1. New Zealand has been something of a pioneer in publishing policy projections. Our use of projections has developed over time. The first Monetary Policy Statements (the documents that contain the decision about the stance of policy, and discuss its rationale), were issued roughly every six months. They contained inflation projections, and the Statements' monetary policy discussion was couched in terms of inflation forecasts. They did not, however, provide full macro-economic projections, which were published separately as Economic Projections in the ‘off quarters'. It became apparent that updates of the Economic Projections were important signals of the Bank's view of the emerging inflation story. Equally, the value of the macro-economic projections as an aid to explaining policy issues was recognised at the time of preparation of Statements. Accordingly, each Monetary Policy Statement came to incorporate full policy projections and, from 1999 onwards, the two annual Economic Projections were replaced with Monetary Policy Statements, making for the publication of a Monetary Policy Statement on a quarterly basis.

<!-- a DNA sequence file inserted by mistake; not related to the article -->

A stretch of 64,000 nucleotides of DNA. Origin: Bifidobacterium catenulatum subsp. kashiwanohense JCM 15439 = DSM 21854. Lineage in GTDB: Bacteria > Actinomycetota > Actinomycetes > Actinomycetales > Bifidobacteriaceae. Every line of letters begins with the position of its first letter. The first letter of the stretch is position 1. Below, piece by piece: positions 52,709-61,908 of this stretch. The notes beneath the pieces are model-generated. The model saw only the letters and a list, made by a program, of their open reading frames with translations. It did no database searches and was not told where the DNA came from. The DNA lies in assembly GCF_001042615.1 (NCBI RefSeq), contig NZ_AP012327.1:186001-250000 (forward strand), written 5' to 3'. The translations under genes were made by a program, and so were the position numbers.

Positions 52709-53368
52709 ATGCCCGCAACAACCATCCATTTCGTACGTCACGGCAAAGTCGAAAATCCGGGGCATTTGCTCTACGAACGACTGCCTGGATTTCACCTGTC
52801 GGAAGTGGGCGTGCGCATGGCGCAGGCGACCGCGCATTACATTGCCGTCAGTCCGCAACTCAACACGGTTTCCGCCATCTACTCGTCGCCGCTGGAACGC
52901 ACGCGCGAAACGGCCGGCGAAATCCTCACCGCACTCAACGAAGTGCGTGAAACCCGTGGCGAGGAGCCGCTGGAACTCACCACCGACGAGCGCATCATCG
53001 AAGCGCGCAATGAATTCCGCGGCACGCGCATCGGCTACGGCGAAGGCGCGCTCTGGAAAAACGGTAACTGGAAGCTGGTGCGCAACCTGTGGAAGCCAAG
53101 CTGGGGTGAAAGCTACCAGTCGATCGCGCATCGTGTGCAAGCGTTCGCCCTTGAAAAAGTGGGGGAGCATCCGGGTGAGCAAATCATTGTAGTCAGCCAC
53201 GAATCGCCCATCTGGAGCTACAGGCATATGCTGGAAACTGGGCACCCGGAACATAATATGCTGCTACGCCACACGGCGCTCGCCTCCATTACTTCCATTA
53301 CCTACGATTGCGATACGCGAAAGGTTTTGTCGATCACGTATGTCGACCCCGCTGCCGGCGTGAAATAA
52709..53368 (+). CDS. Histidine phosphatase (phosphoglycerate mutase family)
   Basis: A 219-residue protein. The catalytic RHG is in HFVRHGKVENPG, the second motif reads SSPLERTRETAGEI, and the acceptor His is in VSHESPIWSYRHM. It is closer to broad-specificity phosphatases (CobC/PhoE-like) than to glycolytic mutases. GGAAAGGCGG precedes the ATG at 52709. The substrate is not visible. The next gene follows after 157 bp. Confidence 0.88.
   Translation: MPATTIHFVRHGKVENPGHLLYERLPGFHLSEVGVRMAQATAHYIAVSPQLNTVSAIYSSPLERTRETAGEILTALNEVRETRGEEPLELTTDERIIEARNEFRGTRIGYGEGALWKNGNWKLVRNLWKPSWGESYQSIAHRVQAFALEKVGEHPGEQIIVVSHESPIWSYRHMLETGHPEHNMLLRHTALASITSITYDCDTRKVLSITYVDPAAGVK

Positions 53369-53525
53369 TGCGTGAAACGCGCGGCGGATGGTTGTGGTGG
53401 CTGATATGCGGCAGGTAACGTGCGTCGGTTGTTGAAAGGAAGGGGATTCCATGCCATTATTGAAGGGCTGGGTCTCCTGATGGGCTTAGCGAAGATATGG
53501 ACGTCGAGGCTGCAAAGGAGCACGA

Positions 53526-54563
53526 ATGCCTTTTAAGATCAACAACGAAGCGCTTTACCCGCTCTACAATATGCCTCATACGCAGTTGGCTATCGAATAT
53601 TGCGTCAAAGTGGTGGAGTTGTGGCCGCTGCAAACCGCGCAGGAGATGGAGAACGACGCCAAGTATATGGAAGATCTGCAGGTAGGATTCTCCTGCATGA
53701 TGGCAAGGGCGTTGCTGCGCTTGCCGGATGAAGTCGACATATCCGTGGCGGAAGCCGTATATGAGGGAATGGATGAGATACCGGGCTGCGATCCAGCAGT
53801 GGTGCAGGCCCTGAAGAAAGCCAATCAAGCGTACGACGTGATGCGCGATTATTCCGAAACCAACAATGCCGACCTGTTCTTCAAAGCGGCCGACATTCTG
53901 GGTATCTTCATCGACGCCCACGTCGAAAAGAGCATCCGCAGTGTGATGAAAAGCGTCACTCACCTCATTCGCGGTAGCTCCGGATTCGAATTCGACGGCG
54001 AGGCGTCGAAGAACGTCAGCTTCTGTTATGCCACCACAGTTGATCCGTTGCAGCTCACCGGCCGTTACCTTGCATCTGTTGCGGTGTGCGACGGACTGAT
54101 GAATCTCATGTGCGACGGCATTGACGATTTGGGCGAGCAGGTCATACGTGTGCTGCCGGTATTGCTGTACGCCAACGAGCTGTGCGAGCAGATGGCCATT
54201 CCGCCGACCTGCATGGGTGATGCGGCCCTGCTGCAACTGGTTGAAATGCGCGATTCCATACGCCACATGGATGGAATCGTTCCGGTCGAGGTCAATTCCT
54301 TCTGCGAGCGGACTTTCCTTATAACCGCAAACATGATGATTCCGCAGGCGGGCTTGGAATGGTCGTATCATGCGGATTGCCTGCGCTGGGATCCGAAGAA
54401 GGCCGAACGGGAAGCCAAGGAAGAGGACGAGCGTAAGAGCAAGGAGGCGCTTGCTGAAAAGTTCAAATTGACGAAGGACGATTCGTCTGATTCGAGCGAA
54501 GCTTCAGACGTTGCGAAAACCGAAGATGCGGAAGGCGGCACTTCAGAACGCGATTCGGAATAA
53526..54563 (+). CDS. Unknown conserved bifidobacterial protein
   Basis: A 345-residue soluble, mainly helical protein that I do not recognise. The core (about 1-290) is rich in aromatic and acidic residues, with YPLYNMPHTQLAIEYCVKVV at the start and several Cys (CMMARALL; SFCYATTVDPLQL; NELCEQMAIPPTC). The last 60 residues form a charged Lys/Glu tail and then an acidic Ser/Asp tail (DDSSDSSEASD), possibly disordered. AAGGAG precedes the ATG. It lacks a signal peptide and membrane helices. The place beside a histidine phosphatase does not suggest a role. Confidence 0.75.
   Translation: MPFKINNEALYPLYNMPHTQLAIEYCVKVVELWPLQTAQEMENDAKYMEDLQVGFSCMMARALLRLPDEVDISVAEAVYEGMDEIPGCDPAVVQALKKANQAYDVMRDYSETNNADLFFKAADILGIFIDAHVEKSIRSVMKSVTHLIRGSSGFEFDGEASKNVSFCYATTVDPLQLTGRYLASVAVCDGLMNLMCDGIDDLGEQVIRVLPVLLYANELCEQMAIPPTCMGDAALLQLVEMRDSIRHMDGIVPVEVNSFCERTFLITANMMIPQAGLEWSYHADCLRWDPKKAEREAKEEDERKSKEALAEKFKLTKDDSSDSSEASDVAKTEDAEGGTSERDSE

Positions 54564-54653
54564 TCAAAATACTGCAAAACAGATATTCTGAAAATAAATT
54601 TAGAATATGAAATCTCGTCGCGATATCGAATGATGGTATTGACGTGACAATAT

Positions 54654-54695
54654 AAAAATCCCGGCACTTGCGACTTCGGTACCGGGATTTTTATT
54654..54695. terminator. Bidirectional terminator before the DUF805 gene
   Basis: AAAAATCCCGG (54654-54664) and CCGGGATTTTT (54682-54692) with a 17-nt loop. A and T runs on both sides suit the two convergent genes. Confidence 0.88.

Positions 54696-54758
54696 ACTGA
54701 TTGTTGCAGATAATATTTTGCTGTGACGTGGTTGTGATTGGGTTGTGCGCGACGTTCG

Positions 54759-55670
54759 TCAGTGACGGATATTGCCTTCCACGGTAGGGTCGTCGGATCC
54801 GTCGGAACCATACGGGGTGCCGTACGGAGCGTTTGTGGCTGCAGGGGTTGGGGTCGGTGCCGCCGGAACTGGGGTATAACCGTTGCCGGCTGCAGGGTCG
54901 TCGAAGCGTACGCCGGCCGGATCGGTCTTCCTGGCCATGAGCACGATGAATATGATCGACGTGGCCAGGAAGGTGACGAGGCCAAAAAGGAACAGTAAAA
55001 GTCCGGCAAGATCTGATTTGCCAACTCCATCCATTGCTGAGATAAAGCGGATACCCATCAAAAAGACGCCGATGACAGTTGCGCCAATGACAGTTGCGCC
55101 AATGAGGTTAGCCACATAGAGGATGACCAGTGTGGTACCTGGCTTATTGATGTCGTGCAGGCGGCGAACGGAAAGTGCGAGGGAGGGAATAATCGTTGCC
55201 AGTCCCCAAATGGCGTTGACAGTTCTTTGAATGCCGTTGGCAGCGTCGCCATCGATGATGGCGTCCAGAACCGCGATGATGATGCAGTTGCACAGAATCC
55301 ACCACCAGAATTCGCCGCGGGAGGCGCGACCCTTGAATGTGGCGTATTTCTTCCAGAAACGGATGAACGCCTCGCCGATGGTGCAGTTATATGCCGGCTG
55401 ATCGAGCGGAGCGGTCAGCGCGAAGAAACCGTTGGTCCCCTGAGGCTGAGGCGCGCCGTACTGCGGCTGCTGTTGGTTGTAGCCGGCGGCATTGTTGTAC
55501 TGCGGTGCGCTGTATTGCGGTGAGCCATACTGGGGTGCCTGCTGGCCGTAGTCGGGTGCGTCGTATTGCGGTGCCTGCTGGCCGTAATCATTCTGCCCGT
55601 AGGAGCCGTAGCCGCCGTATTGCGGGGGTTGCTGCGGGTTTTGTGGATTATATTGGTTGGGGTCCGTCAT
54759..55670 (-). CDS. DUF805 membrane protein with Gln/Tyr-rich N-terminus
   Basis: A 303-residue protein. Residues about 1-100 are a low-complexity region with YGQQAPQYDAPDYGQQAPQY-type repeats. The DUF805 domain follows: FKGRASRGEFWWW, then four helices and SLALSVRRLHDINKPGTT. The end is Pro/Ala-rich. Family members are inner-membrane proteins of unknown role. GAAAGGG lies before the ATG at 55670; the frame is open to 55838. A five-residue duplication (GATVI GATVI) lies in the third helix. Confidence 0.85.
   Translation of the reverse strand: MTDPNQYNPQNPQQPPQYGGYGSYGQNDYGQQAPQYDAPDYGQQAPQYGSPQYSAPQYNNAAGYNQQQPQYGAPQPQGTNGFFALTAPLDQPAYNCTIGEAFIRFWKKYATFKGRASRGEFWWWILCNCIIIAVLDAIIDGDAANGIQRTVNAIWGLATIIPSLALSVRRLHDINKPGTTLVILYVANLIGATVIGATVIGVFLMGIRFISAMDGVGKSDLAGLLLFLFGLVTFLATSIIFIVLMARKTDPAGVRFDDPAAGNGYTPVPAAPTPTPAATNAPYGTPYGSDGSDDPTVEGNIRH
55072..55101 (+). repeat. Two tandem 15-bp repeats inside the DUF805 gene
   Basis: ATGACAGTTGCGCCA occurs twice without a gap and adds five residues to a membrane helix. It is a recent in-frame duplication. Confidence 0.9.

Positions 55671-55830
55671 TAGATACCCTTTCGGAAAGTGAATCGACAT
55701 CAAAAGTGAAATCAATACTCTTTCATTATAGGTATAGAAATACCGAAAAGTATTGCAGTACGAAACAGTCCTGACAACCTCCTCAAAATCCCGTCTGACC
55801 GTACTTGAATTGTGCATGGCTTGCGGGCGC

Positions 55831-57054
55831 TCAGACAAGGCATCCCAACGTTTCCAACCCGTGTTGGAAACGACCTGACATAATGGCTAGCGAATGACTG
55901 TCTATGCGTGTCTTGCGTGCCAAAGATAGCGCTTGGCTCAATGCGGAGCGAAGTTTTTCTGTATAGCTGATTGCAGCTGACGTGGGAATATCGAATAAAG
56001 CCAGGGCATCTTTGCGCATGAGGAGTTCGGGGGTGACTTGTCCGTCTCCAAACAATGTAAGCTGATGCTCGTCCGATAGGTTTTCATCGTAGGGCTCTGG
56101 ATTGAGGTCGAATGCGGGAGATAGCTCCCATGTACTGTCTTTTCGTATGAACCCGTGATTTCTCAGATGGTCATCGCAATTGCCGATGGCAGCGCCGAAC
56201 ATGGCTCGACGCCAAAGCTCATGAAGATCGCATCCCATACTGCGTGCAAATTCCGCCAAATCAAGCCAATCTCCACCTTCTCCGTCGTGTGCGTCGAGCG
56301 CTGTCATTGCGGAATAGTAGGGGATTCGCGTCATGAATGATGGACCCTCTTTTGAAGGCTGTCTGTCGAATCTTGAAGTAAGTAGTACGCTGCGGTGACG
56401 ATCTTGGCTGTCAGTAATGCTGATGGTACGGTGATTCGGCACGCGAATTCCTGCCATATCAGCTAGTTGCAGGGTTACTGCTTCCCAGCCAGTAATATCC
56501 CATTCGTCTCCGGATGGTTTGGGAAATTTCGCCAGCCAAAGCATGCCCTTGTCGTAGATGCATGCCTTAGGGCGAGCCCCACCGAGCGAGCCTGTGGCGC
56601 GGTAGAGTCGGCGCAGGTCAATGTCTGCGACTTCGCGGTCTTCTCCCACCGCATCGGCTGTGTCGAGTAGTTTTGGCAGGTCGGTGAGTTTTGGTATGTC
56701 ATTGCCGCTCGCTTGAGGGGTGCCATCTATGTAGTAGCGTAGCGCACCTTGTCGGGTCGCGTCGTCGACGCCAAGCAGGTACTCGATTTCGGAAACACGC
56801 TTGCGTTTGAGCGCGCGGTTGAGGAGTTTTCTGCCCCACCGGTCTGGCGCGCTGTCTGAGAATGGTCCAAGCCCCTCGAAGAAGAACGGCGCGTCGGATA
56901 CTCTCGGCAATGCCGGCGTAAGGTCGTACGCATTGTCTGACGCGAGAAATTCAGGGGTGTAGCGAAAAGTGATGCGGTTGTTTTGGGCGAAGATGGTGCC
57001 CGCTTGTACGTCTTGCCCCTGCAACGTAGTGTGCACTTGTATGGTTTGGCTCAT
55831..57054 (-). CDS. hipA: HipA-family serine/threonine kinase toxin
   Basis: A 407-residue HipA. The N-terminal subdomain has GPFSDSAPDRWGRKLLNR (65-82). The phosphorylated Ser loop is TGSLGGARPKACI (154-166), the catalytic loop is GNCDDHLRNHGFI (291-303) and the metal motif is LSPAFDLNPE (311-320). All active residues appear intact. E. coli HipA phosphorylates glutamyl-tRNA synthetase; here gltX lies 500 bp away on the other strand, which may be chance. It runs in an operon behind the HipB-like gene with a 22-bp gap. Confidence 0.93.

The role of published projections

  1. There is little doubt that the best monetary policy is forward-looking, taking full account of time delays before policy actions have their impact ("policy lags").[1] We believe that publishing policy projections assists us in implementing monetary policy for a number of related reasons, concerning the forward-looking nature of the task and the benefits of transparency.